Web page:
Monday, June 24, 2024

Beauty queens, pensions and oligarchs: the week at the mañaneras

Andrés Manuel López Obrador on Tuesday completed his 50th month as president, a position he unsuccessfully attempted to attain at the 2006 and 2012 elections.

AMLO now has just 20 months left to continue carrying out what he calls the “fourth transformation” of Mexico, as his successor will take office on Oct. 1, 2024.

AMLO mañanera
The president has 20 months left in his term. (Gob MX)


Yucatán Governor Mauricio Vila – a possible opposition candidate at the 2024 presidential election – joined López Obrador at his first press conference of the week, during which the government provided an update on construction of the Calkiní-Izamal section of the Maya Train railroad.

“In Yucatán we’ve supported the Maya Train project from the beginning because without a doubt … it will allow us to bring [to the state] a portion of the millions of tourists who today arrive in Cancún and the Riviera Maya,” said the National Action Party governor.

“Without a doubt it will generate economic development and employment for us,” added the 42-year-old former mayor of Mérida.

Yucatán governor Mauricio Vila speaks at the Monday morning press conference. (Gob MX)

In response to a reporter’s question, López Obrador said that Felipe Calderón – who recently took up residence in Spain – is not under criminal investigation in Mexico, a situation that contrasts with that of the former president’s ex-security minister, Genaro García Luna, who is currently on trial in the United States on charges he took bribes from the Sinaloa Cartel.

The president also noted that while a majority of participants in a 2021 referendum voted in favor of investigating Mexico’s five most recent presidents for crimes they might have committed in office, turnout was below the level required to make the vote binding.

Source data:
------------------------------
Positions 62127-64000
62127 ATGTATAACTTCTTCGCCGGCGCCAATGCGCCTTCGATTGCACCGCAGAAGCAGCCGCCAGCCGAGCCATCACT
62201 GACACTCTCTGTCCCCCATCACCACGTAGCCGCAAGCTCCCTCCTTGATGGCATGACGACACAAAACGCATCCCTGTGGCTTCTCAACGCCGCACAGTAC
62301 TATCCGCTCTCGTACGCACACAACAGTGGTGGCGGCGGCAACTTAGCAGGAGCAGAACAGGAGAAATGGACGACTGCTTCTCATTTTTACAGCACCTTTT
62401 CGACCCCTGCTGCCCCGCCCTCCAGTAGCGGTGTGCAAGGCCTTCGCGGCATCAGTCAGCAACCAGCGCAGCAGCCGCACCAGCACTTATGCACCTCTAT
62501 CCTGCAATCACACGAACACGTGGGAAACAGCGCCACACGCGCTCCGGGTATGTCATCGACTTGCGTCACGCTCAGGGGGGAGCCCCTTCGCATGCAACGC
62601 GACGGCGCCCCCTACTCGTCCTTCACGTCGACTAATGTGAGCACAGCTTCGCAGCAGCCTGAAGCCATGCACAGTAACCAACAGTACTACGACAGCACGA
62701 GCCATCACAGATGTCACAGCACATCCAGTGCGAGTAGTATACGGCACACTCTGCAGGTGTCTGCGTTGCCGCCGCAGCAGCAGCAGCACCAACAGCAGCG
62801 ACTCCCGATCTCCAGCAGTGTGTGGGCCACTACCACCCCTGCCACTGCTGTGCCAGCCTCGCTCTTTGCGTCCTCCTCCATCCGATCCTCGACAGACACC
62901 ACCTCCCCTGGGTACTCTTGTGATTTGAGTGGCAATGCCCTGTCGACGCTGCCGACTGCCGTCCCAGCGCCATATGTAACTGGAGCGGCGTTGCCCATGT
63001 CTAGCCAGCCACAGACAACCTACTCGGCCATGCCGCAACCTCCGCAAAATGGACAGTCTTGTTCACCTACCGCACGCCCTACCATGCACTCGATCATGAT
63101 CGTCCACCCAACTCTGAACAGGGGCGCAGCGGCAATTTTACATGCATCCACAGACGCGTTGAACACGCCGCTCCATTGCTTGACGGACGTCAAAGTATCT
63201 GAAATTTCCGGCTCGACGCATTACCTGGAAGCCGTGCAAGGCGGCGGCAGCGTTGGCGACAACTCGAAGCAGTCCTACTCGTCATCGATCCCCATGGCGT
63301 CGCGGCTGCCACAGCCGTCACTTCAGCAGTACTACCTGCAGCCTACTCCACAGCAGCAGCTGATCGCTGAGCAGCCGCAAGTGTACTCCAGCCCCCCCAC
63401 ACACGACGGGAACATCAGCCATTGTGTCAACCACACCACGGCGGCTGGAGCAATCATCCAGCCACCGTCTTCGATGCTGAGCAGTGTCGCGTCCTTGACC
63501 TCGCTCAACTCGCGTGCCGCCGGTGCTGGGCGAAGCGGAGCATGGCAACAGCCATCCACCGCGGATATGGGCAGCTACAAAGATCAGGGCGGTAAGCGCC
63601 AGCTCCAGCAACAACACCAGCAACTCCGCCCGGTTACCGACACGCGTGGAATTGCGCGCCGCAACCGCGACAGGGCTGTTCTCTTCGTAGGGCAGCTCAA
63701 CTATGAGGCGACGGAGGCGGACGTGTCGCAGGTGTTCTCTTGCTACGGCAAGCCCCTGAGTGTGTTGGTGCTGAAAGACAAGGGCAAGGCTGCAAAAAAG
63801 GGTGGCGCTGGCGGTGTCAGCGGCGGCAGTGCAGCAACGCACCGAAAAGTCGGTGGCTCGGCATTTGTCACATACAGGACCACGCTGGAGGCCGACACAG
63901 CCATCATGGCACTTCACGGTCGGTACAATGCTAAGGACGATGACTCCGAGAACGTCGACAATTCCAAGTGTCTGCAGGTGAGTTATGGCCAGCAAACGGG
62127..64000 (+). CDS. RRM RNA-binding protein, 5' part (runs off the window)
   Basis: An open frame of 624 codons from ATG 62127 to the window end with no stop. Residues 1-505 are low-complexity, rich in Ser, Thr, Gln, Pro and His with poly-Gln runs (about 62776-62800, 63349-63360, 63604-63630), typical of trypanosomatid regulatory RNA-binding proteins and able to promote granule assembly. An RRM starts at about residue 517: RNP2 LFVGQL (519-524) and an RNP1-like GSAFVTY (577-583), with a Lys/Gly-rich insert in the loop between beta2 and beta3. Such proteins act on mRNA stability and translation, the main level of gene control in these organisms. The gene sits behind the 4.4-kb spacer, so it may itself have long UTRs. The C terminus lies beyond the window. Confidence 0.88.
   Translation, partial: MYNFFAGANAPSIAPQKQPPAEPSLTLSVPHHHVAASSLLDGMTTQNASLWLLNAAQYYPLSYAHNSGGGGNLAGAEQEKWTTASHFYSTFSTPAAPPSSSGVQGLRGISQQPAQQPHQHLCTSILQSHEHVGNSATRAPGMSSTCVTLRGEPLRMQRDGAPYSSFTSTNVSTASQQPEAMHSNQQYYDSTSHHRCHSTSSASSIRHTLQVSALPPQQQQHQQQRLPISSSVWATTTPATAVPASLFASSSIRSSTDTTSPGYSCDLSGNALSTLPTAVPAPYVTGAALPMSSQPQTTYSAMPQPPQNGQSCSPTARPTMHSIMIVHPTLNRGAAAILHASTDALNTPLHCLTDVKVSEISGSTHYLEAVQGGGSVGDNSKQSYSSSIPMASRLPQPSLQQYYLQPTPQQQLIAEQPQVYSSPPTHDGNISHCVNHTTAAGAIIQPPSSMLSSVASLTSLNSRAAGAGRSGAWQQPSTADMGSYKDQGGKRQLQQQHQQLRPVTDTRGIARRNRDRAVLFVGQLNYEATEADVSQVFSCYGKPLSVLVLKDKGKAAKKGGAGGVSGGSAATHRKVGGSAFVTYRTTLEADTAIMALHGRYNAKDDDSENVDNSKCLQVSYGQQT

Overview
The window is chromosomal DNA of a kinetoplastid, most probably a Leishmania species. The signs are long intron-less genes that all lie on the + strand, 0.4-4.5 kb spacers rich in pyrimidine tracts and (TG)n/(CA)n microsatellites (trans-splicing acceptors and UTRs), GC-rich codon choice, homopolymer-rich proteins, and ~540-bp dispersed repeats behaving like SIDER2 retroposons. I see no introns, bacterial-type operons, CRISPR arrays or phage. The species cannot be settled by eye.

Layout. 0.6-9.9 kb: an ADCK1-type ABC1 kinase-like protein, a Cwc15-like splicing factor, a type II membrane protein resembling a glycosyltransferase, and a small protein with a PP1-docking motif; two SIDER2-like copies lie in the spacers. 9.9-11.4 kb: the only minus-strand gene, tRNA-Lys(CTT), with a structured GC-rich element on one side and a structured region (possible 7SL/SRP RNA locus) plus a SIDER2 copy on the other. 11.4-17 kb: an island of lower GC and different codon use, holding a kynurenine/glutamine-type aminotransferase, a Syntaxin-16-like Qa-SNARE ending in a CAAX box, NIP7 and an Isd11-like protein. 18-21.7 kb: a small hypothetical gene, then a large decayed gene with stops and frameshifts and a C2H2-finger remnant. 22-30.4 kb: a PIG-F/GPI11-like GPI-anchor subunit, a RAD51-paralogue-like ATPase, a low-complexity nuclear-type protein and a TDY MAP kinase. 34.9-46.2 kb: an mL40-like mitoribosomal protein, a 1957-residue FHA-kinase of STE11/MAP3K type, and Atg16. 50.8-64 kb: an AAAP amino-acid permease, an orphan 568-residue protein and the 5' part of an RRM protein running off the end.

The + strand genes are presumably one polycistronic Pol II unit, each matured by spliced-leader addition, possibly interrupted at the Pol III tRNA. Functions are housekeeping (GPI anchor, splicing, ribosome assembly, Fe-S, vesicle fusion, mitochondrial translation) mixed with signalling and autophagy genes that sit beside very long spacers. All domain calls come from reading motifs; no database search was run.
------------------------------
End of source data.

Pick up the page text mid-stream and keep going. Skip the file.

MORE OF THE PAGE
“On several occasions I’ve expresses that revenge is not my strong suit … We’re not persecuting anyone,” AMLO added.

The Tabasco-born leader later took aim at National Electoral Institute (INE) president Lorenzo Córdova, who recently criticized the government’s controversial electoral reform.

“From my point of view he’s a public servant without principles, without ideals, a fraud,” López Obrador said.

“… I really regret it, because I knew his father [academic and politician Arnaldo Córdova], we were friends, colleagues,” he said.

“… Since long ago, the INE has been taken over by conservatives, the conservative bloc. We won [in 2018] despite them.”

In contrast with his remarks about the INE chief, AMLO spoke with significant affection about former U.S. president Donald Trump.

“I hold President Trump in high esteem because he was respectful with us, the [bilateral] relation was good,” he said toward the end of his Monday mañanera.

“With President Trump I believe I had just one very productive meeting in Washington and we spoke by telephone 11 or 12 times. … They were very important calls, respectful calls for the good of two peoples and two countries. I even described those calls in my latest book,” López Obrador said in reference to his 2021 tome, titled A la mitad del camino.


In a health update, the government’s pandemic point man declared that the sixth wave of COVID infections was receding.